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  • 1. Controlling Project Performance by Using a Defect Model Ben LindersEricsson Telecommunicatie B.V., Rijen The Netherlands Affiliate Software Engineering Institute, Pittsburgh, PA
  • 2. Overview Business Needs Project Defect Model Experiences Conclusions Product quality and process effectiveness© Ericsson Telecommunicatie B.V., Rijen, The Netherlands 2 2007-08-31
  • 3. Ericsson, The Netherlands Market Unit Northern Europe & R&D Center R&D: Value Added Services – Strategic product management – Marketing & technical sales support – Development & maintenance – Customization – Supply & support +/- 1300 employees, of which +/- 350 in R&D© Ericsson Telecommunicatie B.V., Rijen, The Netherlands 3 2007-08-31
  • 4. Business Need for Quality Multimedia functionality Stability & Performance Customizations, flexibility Outsourcing© Ericsson Telecommunicatie B.V., Rijen, The Netherlands 4 2007-08-31
  • 5. Target Business: Increased R&D Efficiency R&D Scorecard Lead-Time, Cost & Quality Quality: Lower Fault Slip Through (FST) FST = Number of defects detected in integration & customer test that should have been detected earlier “Should” implies that the defect is more cost effective to find earlier. The test strategy defines what is cost effective© Ericsson Telecommunicatie B.V., Rijen, The Netherlands 5 2007-08-31
  • 6. Measurement Values Use Available Data over Collecting More Analyze over Measuring Give Feedback over Micro Managing Take Actions over Reporting© Ericsson Telecommunicatie B.V., Rijen, The Netherlands 6 2007-08-31
  • 7. Required Control of Quality: Clear requirements Quality planned & tracked. Fact based decisions Known release quality Deliver on time Lower maintenance© Ericsson Telecommunicatie B.V., Rijen, The Netherlands 7 2007-08-31
  • 8. Project Defect Model Why? – Control quality of the product during development – Improve development/inspection/test processes Business Benefit: Better planning & tracking Early risks signals Save time and costs Happy customers!© Ericsson Telecommunicatie B.V., Rijen, The Netherlands 8 2007-08-31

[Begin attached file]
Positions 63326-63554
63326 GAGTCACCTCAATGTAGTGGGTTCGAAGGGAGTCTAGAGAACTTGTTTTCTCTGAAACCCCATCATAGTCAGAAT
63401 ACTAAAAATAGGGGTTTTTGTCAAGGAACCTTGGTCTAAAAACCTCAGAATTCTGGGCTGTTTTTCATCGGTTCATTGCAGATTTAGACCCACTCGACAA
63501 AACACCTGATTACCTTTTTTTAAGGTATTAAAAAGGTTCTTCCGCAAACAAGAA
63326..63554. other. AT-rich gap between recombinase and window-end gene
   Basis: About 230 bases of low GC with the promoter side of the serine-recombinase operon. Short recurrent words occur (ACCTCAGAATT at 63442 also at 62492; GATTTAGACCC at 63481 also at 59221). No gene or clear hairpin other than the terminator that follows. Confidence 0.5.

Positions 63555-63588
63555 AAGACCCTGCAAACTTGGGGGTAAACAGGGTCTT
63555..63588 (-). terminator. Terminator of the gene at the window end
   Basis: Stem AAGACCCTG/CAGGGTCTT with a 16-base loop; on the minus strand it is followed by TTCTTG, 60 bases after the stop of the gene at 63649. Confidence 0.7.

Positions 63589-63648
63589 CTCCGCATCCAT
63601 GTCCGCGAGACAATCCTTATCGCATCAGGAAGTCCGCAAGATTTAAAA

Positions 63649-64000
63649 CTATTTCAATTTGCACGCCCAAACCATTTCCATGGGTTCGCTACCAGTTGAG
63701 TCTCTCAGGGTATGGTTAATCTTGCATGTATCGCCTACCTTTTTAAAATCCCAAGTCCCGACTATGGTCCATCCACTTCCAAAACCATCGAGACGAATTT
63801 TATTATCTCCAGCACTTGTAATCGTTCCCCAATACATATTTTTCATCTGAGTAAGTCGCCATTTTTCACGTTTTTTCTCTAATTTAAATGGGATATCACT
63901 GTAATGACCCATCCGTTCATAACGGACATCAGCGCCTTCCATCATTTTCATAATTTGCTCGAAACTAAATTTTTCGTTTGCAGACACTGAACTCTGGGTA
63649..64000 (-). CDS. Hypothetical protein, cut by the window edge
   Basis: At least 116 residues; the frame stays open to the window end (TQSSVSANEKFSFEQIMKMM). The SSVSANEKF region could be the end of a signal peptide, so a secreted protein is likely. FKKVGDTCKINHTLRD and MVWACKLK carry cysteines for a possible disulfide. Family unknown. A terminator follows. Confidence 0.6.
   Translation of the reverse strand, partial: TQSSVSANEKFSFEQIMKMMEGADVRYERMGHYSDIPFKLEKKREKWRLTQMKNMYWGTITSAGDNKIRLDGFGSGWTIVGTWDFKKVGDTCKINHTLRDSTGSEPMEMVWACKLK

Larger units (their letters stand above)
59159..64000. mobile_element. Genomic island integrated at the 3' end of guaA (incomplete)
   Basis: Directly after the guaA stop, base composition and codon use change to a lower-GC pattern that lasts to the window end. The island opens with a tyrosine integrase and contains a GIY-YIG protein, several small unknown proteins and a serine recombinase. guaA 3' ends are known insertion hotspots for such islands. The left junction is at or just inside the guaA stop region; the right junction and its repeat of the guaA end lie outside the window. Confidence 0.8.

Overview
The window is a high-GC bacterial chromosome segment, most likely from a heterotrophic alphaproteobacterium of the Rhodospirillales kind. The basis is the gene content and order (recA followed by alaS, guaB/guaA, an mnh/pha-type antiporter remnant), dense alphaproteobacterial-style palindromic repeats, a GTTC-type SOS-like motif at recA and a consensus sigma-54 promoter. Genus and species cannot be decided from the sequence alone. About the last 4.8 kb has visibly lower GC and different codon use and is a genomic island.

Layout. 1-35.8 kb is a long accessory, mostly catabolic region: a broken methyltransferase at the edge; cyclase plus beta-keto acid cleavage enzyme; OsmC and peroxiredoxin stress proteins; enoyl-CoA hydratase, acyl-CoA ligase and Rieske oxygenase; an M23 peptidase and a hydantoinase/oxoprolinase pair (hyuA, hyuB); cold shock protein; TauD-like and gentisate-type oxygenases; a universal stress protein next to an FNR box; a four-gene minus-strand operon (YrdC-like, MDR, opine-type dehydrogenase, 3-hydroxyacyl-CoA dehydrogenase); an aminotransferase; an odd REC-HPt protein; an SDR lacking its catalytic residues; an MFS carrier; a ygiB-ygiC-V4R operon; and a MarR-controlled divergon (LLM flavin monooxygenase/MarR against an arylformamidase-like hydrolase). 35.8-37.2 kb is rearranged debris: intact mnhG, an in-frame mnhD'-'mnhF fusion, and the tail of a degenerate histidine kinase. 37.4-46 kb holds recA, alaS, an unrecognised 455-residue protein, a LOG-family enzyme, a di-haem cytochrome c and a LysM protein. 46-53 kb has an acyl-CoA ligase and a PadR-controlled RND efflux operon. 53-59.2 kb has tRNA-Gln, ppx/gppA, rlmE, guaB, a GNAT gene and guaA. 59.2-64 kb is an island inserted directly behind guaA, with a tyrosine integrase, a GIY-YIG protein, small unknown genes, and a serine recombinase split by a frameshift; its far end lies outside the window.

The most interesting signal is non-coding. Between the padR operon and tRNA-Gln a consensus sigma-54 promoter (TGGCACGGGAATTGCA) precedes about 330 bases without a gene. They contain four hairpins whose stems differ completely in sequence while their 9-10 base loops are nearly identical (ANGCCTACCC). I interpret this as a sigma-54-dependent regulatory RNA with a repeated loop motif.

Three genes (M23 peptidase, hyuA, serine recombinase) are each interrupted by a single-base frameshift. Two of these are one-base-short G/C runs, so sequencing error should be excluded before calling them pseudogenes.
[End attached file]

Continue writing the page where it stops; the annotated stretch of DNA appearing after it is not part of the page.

• 9. Measuring quality Insertion: Where are defects made? How to prevent? Detection: Where are defects found? Early/economic removal? Quality: How many defect are left in the product at release?© Ericsson Telecommunicatie B.V., Rijen, The Netherlands 9 2007-08-31
  • 10. Quality Management Plan – Documents/code (nr defects made) – Inspection & Test effectiveness (% detection rate) Quality consequence of project approach Track – Actual nr. defects found – Estimate remaining defects Quality status, steer daily work Project decisions, early escalation Steer – Toll Gates, Quality Doors, Product Release Product Quality figures, quantitative decisions© Ericsson Telecommunicatie B.V., Rijen, The Netherlands 10 2007-08-31
  • 11. Reporting StatusProject Status Deviation Report regarding Quality 80 100% Analysis of current situation 70 90% 60 80% [%] Detection Rate [#] FST, GA Defects Targets – ……………………….. 50 70% 40 60% Fact – ………………………….. 30 50% 20 40% Reason – …………………………. 10 30% 0 20% Consequence – ………………….. # FST to Test # GA Defects DR % actual TG2 baseline actual Min Max estimateCorrective actions (Mandatory for targets with Minor or Major deviations.)What When (due date) Who ………………………….. 200y-mm-dd xxxxx ………………………….. 200y-mm-dd xxxxx ………………………….. 200y-mm-dd xxxxx© Ericsson Telecommunicatie B.V., Rijen, The Netherlands 11 2007-08-31
  • 12. History 2001 Defined, pilot project started 2002 Evaluated, 2 new projects 2003 Industrialized, used in all major projects 2004 Integrated in Project Steering Model 2005 Corporate process, Pilot Cost of Quality 2006 Corporate Good Practice 2007 R&D Efficiency, reduce Fault Slip Through, Agile© Ericsson Telecommunicatie B.V., Rijen, The Netherlands 12 2007-08-31